On average, the freelance lawyers in the LAWCLERK network have been out of law school for 11.6 years. These are people who have a lot of real-world experience working their own cases and advocating for their own clients. They consider freelancing to be a better way to work, and we offer an efficient way for small law firms to connect and collaborate with them.
You’ll naturally seek out options to delegate legal work when you have tedious, time-consuming tasks that come across your desk — such as in-depth research projects, or reviewing volumes of documents that have been produced through discovery.
These are the kinds of tasks that get put-off because you either can’t find the time to complete the tasks, or you simply don’t want to do this sort of work.
Although tasks like these are absolutely perfect to outsource, you should also consider bringing in a freelance attorney when you need help with more sophisticated work.
In fact, this is a natural progression that we continually see as lawyers gain more trust in our system and our talented freelance lawyers.
For instance, if you’re trying to prepare for a big trial, and at the same time you still need to respond to motions that have been filed in other cases, it can be difficult to keep all those plates spinning without getting some help. So, when it’s crunch time, no matter the task or the practice area, you can tap into our freelance attorney network for help.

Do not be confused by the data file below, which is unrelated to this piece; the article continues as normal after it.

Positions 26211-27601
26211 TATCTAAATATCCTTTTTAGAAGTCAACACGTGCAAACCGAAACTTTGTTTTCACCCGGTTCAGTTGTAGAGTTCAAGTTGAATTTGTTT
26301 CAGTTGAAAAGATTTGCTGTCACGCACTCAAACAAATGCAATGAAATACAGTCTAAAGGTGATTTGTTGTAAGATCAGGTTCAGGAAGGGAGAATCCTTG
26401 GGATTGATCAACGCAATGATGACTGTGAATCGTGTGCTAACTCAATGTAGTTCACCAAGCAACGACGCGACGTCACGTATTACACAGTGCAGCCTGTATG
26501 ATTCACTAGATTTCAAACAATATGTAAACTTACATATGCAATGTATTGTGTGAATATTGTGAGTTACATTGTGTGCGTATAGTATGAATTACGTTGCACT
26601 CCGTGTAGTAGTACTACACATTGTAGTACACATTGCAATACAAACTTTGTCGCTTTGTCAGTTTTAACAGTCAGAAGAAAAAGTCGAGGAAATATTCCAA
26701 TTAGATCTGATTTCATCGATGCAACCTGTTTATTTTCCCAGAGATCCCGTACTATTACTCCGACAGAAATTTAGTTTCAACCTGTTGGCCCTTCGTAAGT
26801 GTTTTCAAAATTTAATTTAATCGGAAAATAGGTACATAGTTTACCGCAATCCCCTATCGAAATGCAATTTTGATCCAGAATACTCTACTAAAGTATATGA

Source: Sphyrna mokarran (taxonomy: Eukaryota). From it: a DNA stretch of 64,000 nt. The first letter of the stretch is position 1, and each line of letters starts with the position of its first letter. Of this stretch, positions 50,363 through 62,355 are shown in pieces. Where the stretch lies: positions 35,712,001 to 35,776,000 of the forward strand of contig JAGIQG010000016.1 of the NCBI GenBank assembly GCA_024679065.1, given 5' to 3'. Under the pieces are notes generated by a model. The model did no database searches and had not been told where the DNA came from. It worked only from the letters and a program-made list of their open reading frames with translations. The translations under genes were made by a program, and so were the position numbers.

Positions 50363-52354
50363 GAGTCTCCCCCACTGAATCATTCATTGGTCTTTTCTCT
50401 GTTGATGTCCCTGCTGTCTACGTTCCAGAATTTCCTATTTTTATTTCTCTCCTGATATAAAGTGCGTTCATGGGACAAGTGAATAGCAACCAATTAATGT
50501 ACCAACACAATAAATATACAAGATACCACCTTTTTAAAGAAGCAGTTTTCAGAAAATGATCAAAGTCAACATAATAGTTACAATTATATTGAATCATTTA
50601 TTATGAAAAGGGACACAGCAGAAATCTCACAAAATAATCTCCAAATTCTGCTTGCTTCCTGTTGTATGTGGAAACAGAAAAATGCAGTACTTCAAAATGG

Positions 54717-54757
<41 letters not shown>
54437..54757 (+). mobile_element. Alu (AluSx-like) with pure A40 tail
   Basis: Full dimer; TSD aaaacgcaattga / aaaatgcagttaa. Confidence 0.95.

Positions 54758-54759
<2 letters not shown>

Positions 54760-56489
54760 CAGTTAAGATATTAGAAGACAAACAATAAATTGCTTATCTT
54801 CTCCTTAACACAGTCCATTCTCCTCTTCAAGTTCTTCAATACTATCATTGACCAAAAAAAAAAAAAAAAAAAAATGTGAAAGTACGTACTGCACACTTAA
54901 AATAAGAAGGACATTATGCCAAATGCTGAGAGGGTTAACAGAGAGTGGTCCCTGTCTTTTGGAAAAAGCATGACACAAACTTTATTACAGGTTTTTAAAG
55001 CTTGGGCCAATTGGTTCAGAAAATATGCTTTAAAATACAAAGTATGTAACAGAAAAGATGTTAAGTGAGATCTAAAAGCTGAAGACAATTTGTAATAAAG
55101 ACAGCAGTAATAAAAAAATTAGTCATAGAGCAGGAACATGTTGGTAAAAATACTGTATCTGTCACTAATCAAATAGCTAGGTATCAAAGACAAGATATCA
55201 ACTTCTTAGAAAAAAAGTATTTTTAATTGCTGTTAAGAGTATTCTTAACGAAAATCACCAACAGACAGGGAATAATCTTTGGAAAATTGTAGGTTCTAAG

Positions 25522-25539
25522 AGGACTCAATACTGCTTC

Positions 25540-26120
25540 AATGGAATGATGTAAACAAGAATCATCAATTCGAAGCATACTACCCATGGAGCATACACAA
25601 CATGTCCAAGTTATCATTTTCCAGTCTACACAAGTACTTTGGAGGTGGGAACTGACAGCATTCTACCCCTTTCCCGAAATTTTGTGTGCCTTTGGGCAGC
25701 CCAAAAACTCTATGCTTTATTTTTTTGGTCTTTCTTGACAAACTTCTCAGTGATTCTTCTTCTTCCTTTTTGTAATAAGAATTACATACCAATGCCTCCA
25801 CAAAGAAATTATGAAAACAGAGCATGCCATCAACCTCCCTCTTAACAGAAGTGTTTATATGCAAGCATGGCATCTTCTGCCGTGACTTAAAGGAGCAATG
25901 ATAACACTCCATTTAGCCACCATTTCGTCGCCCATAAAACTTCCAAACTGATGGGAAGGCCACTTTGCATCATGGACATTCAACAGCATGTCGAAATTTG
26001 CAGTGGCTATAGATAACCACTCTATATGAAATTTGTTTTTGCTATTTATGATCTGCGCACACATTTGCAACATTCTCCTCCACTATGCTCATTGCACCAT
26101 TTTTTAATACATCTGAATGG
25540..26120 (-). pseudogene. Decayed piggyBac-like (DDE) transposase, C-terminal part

Note: We go over many more examples of sophisticated (and simpler) legal work that you can delegate to freelancers in the following article: What Kind of Legal Work Can You Outsource?
Working with freelancers is a new way to grow a small law firm. But that’s exactly why the best time to try it is now: you’ll gain a competitive advantage that few other law firm owners know about.
You’ll benefit from a talented pool of lawyers who, for a variety of reasons, have opted to freelance. These freelancers range from accomplished, seasoned pros to recent law school grads, which means you can delegate a variety of tasks.
Best of all, working with freelance lawyers results in lower overhead and higher profits for your firm, and, in many cases, frees up your time to pursue other avenues for growing your business and expanding your own expertise.
You can choose from over 3,800 talented attorneys throughout the U.S. for your next small or large project.
Registering for an account is simple. There are no signup fees and no monthly fees. After you sign up, a dedicated LAWCLERK advisor will reach out to schedule an onboarding call. They’ll help you create the best strategy for your firm (at no cost), and share how other firms like yours are getting more work done faster and more profitably by delegating work to freelance lawyers.
We also encourage you to read our Ultimate Guide to Legal Outsourcing, which details the benefits (and best practices) of working with a freelance lawyer.